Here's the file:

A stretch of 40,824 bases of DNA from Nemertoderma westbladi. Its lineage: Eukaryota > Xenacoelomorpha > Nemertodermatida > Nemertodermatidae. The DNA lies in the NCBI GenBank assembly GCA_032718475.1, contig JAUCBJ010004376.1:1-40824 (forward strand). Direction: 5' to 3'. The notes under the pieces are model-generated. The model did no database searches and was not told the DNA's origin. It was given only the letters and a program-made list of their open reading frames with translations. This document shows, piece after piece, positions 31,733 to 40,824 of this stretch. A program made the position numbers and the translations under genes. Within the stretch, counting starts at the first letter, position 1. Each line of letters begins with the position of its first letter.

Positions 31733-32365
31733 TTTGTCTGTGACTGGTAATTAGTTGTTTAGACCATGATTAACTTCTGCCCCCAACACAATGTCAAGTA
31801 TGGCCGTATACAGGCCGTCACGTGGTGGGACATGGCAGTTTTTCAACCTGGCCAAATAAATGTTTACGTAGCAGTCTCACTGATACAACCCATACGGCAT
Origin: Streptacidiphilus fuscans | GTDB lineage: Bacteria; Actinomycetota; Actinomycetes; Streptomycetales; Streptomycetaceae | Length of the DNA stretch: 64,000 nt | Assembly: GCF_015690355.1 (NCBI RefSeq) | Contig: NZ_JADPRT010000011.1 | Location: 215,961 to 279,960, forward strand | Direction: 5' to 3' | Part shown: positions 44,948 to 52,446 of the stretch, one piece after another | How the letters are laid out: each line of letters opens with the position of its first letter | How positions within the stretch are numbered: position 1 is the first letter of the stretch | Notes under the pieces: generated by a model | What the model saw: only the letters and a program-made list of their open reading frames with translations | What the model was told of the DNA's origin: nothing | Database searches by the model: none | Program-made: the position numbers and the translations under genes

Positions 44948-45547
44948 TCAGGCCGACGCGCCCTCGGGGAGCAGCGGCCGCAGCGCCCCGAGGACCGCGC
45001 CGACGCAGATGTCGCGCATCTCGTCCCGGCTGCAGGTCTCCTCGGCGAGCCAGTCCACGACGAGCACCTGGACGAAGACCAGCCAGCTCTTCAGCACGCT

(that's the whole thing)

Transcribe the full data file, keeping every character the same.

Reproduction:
A stretch of 40,824 bases of DNA from Nemertoderma westbladi. Its lineage: Eukaryota > Xenacoelomorpha > Nemertodermatida > Nemertodermatidae. The DNA lies in the NCBI GenBank assembly GCA_032718475.1, contig JAUCBJ010004376.1:1-40824 (forward strand). Direction: 5' to 3'. The notes under the pieces are model-generated. The model did no database searches and was not told the DNA's origin. It was given only the letters and a program-made list of their open reading frames with translations. This document shows, piece after piece, positions 31,733 to 40,824 of this stretch. A program made the position numbers and the translations under genes. Within the stretch, counting starts at the first letter, position 1. Each line of letters begins with the position of its first letter.

Positions 31733-32365
31733 TTTGTCTGTGACTGGTAATTAGTTGTTTAGACCATGATTAACTTCTGCCCCCAACACAATGTCAAGTA
31801 TGGCCGTATACAGGCCGTCACGTGGTGGGACATGGCAGTTTTTCAACCTGGCCAAATAAATGTTTACGTAGCAGTCTCACTGATACAACCCATACGGCAT
Origin: Streptacidiphilus fuscans | GTDB lineage: Bacteria; Actinomycetota; Actinomycetes; Streptomycetales; Streptomycetaceae | Length of the DNA stretch: 64,000 nt | Assembly: GCF_015690355.1 (NCBI RefSeq) | Contig: NZ_JADPRT010000011.1 | Location: 215,961 to 279,960, forward strand | Direction: 5' to 3' | Part shown: positions 44,948 to 52,446 of the stretch, one piece after another | How the letters are laid out: each line of letters opens with the position of its first letter | How positions within the stretch are numbered: position 1 is the first letter of the stretch | Notes under the pieces: generated by a model | What the model saw: only the letters and a program-made list of their open reading frames with translations | What the model was told of the DNA's origin: nothing | Database searches by the model: none | Program-made: the position numbers and the translations under genes

Positions 44948-45547
44948 TCAGGCCGACGCGCCCTCGGGGAGCAGCGGCCGCAGCGCCCCGAGGACCGCGC
45001 CGACGCAGATGTCGCGCATCTCGTCCCGGCTGCAGGTCTCCTCGGCGAGCCAGTCCACGACGAGCACCTGGACGAAGACCAGCCAGCTCTTCAGCACGCT